Choosing a Computer mouse with low vision.

Computer mice and mouse alternatives for low vision

How to choose computer mouse hardware and software for people with low vision that use assistive technology.

In the past few days, a lot of people have been asking me about choosing a computer mouse with low vision and how to make computer mice accessible for vision impairment. Even though I use a lot of touchscreen devices, it’s important for me to have a computer mouse that I can use and see on the screen. Here are my tips for choosing a computer mouse with low vision and how to make computer mice accessible for vision impairment.

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Can blind people use a computer mouse?

While I’m sure that there are some that do, most people with no usable vision do not use a computer mouse. This is because they can’t see the on-screen cursor or scan for items on the screen. Instead, they use a screen reader and keyboard shortcuts when navigating a computer, or use a gesture-based mobile screen reader such as VoiceOver.

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Mark the left and right side with different colors or textures

One of my friends was trying to find a way to distinguish between the left and right side of their mouse since they often get the different sides confused. I suggested that they make the two sides different colors so that it could improve contrast. Another option would be to add tactile labels or a way to feel the difference between the two sides.

Some examples of ways you can make the left and right side of your mouse different colors and textures include:

These materials are highly unlikely to damage your computer mouse, and many provide both color and texture contrast.

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Consider an adaptive computer mouse

There are many different adaptive computer mice that can be used to help people with low vision and other motor difficulties. For example, one of the computers in my Modeling and Simulation class has a mouse with large left/right keys and a large trackball in the center, which allows me to move the cursor on the screen without having to move my hand.

Some examples of adaptive computer mice include:

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Finding your hardware preferences

While I can adapt well to using just about any computer mouse hardware, I dislike using flat computer mice that have no curve, or computer mice that feel flimsy in my hand. Here are some examples of things to consider when choosing a computer mouse:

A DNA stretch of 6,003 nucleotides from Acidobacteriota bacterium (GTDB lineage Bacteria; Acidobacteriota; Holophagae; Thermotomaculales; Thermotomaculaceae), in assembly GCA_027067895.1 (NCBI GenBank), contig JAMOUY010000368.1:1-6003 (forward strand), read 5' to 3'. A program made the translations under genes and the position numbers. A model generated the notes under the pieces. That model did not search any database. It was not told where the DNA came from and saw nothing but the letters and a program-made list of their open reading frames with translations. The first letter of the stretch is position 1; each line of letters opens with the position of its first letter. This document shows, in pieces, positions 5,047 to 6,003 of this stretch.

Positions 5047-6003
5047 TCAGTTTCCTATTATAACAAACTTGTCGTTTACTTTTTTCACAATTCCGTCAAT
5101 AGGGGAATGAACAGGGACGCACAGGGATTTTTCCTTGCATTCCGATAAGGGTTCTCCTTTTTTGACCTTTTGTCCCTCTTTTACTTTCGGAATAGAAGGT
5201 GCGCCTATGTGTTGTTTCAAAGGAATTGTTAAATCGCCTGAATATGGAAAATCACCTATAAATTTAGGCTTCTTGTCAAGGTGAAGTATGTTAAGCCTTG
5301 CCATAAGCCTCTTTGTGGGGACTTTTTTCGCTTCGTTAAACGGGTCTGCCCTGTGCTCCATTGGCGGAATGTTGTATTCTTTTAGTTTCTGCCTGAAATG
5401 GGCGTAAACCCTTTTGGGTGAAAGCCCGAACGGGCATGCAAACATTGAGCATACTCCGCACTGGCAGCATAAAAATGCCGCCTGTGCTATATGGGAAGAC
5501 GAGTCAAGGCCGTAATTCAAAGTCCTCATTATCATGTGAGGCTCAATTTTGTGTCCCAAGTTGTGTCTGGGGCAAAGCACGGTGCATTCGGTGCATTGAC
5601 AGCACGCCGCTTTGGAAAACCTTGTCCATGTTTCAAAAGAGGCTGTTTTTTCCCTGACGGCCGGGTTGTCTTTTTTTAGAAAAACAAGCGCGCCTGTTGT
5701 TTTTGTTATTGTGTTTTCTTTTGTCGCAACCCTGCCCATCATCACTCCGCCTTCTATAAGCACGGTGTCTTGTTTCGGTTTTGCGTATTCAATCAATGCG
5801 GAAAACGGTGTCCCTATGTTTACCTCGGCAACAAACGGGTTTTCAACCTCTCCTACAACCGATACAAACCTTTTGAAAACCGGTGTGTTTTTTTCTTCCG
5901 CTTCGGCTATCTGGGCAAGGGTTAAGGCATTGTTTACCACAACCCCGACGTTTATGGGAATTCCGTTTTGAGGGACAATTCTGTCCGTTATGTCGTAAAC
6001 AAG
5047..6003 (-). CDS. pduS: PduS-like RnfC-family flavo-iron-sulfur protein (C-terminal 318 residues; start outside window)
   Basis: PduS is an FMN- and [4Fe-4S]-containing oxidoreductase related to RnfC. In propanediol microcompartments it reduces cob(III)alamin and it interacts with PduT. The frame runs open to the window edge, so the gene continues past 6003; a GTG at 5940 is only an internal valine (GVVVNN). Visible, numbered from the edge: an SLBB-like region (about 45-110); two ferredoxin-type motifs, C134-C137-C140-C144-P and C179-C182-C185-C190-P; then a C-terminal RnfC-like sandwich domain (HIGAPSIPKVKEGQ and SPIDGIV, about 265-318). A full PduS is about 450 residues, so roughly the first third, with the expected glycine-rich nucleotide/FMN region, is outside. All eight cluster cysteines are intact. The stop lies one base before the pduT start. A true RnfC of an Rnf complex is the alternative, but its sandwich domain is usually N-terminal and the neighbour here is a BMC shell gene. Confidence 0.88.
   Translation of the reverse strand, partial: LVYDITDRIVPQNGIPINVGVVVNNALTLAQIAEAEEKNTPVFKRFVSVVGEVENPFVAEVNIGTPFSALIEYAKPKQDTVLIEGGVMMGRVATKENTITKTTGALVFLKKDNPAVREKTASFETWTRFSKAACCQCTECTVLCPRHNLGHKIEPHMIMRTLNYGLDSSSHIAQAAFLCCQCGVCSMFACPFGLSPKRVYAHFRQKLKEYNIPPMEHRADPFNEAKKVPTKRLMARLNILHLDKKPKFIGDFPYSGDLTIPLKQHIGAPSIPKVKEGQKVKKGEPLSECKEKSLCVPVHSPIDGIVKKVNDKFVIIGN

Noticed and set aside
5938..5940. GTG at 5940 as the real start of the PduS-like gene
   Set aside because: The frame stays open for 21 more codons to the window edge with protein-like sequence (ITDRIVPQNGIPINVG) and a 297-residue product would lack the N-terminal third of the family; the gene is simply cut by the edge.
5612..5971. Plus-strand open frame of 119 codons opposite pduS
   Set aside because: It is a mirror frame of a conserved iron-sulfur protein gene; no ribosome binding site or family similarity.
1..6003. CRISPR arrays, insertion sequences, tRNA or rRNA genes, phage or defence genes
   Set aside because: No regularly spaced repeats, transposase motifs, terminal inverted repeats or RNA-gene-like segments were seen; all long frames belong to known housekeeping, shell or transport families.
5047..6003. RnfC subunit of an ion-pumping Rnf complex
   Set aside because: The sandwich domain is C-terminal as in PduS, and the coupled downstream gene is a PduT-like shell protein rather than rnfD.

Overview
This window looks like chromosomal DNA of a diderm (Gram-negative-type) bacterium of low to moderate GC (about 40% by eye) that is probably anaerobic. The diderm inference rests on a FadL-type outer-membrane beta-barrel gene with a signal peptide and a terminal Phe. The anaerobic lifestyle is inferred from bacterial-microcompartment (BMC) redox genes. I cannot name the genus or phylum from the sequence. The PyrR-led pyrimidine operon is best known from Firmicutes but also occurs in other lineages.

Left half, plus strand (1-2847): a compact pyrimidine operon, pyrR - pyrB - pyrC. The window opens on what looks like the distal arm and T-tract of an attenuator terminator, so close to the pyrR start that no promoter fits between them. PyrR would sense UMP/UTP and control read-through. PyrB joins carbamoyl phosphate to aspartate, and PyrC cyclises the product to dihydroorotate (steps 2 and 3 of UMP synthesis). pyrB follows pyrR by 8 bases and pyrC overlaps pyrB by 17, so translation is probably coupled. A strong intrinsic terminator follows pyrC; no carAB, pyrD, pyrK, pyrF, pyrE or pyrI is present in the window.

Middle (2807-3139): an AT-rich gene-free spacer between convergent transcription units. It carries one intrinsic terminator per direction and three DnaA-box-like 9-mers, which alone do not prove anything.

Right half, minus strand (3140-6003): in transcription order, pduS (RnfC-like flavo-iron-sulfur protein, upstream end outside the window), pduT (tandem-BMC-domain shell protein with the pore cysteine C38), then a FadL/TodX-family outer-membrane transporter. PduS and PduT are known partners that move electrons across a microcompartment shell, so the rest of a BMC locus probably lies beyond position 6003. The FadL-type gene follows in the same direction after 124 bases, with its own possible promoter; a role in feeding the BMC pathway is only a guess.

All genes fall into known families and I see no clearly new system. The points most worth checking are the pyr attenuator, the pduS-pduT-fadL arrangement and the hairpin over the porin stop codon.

Should I use a computer mouse with my laptop if I have low vision?

A lot of my friends use their laptop as their primary computer and prefer to use the mouse trackpad that is built-in to their computer. Here’s why they prefer using it:

While many of my friends do enjoy using their computer’s mouse trackpad, here’s some other friends who made the case for using an external mouse:

No matter what their hardware preferences were, my friends all agreed that having software accessibility settings enabled is critical for being able to use a mouse.

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Computer mouse accessibility settings for low vision

Once you choose your computer mouse, it’s important to configure accessibility settings for low vision to ensure you can use the computer mouse. I do this by going to the Ease of Access Center and selecting the option for making my computer mouse easier to see. Here are the accessibility settings I have for my computer mouse on my Windows 10 computer:

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Final thoughts

For students with vision impairments or multiple disabilities, it’s important for them to have access to a computer mouse for vision impairment that they can use with ease. After all, having access to technology can dramatically change a student’s life. By knowing important items to consider when choosing a computer mouse, it will be easy to start learning or improving important computer skills.

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By Veronica Lewis/Veronica With Four Eyes,
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